percent in 1993 to 63 percent in 1994, the largest increase seen in the 9-year history of the survey (Foster Higgins, 1994).

With the changing options available under the Medicare program comes the need to clearly inform and educate beneficiaries about their choices in order for them to make a decision that best meets their personal needs. This paper focuses on communicating with Medicare beneficiaries over age 65 about their health plan options, with an emphasis on communicating about the topic of managed care. Information on reaching and educating disabled beneficiaries under 65 is not addressed in this paper.

The paper first reviews the literature with reference to communicating with older adults in general, including an analysis of the preferred media. The literature on communicating with older adults about health care, and managed care in particular, will then be presented. The balance of the paper includes case examples of different communications channels, including print, telephone, broadcast, video, electronic, and person-to-person, approaches used to disseminate information about health, managed care, or health plan choices. Wherever possible the examples given pertain to Medicare beneficiaries or older adults; however, in some cases they apply to all health care consumers.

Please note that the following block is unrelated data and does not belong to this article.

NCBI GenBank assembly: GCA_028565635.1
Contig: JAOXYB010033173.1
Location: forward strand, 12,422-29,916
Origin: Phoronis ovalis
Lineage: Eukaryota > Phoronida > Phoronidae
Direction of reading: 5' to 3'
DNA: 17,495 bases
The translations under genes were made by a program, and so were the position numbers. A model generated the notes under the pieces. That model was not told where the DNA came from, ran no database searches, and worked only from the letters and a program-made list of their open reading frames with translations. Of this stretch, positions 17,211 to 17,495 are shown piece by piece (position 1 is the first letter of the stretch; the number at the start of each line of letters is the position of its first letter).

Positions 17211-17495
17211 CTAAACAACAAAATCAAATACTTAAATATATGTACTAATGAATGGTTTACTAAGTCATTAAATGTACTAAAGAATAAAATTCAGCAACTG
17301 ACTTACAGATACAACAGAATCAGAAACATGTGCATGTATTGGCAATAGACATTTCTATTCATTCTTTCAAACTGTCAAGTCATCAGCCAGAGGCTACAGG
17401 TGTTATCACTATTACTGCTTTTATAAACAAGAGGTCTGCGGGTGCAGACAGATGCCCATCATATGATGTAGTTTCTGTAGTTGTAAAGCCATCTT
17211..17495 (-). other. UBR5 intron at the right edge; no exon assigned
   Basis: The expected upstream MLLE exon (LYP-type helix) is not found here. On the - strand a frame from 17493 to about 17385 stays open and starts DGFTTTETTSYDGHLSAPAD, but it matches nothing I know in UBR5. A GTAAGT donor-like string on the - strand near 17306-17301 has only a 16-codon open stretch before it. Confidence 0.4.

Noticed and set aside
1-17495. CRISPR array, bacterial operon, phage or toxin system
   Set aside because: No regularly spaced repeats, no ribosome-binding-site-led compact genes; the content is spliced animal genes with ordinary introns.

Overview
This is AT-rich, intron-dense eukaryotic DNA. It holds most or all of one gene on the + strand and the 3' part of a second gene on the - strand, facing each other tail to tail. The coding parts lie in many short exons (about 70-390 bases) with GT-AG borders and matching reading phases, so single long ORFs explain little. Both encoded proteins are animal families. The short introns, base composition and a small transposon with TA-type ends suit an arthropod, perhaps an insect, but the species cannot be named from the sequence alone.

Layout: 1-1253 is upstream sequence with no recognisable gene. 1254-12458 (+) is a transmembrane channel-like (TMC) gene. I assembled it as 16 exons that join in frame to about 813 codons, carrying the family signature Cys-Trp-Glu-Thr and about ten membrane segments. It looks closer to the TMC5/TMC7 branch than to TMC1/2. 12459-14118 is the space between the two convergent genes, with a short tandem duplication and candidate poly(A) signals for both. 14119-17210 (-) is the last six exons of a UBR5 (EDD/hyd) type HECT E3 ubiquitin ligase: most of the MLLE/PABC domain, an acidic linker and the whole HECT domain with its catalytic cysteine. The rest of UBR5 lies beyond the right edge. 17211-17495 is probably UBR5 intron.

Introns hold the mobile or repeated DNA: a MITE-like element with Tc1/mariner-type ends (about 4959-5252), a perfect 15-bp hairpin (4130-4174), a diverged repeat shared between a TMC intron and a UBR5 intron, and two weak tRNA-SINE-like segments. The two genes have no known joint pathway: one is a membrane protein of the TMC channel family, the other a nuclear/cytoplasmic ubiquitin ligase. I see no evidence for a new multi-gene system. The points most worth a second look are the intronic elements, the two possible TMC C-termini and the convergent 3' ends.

The case examples, largely drawn from telephone interviews and a review of program materials, are organized by information source including public agencies (such as the Health Care Financing Administration or public libraries), nonprofit organizations, private companies, employers, and health plans. The paper is not meant to be a complete description of what these organizations do, nor is it meant to be a comprehensive review of all of the organizations that use these types of media, but rather, it is meant to highlight the range of organizations communicating with older adults about health care and the types of media that they use.

Communicating With Older Adults: Media Approaches

A discussion of the literature on communicating with older adults includes two bodies of work. The first deals with the literature relating to the use of various media to educate older

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